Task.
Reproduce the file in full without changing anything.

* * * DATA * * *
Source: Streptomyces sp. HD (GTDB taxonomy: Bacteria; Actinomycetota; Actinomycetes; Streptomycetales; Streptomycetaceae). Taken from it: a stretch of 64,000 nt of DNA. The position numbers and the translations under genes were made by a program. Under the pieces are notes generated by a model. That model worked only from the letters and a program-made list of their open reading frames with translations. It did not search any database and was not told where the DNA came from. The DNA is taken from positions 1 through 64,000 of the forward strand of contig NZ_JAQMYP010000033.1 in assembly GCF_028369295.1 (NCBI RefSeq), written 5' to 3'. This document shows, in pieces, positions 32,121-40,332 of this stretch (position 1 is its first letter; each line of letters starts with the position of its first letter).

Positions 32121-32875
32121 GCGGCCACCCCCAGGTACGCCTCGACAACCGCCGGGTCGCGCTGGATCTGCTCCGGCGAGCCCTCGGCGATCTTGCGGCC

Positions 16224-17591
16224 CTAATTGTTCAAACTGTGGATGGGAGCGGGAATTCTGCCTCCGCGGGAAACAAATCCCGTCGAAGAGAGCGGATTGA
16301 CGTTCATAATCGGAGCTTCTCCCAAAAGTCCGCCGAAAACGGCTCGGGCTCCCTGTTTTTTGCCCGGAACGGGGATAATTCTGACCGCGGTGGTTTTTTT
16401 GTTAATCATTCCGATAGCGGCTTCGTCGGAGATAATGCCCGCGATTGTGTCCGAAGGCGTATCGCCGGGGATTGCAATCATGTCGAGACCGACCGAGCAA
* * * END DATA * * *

Source: Streptomyces sp. HD (GTDB taxonomy: Bacteria; Actinomycetota; Actinomycetes; Streptomycetales; Streptomycetaceae). Taken from it: a stretch of 64,000 nt of DNA. The position numbers and the translations under genes were made by a program. Under the pieces are notes generated by a model. That model worked only from the letters and a program-made list of their open reading frames with translations. It did not search any database and was not told where the DNA came from. The DNA is taken from positions 1 through 64,000 of the forward strand of contig NZ_JAQMYP010000033.1 in assembly GCF_028369295.1 (NCBI RefSeq), written 5' to 3'. This document shows, in pieces, positions 32,121-40,332 of this stretch (position 1 is its first letter; each line of letters starts with the position of its first letter).

Positions 32121-32875
32121 GCGGCCACCCCCAGGTACGCCTCGACAACCGCCGGGTCGCGCTGGATCTGCTCCGGCGAGCCCTCGGCGATCTTGCGGCC

Positions 16224-17591
16224 CTAATTGTTCAAACTGTGGATGGGAGCGGGAATTCTGCCTCCGCGGGAAACAAATCCCGTCGAAGAGAGCGGATTGA
16301 CGTTCATAATCGGAGCTTCTCCCAAAAGTCCGCCGAAAACGGCTCGGGCTCCCTGTTTTTTGCCCGGAACGGGGATAATTCTGACCGCGGTGGTTTTTTT
16401 GTTAATCATTCCGATAGCGGCTTCGTCGGAGATAATGCCCGCGATTGTGTCCGAAGGCGTATCGCCGGGGATTGCAATCATGTCGAGACCGACCGAGCAA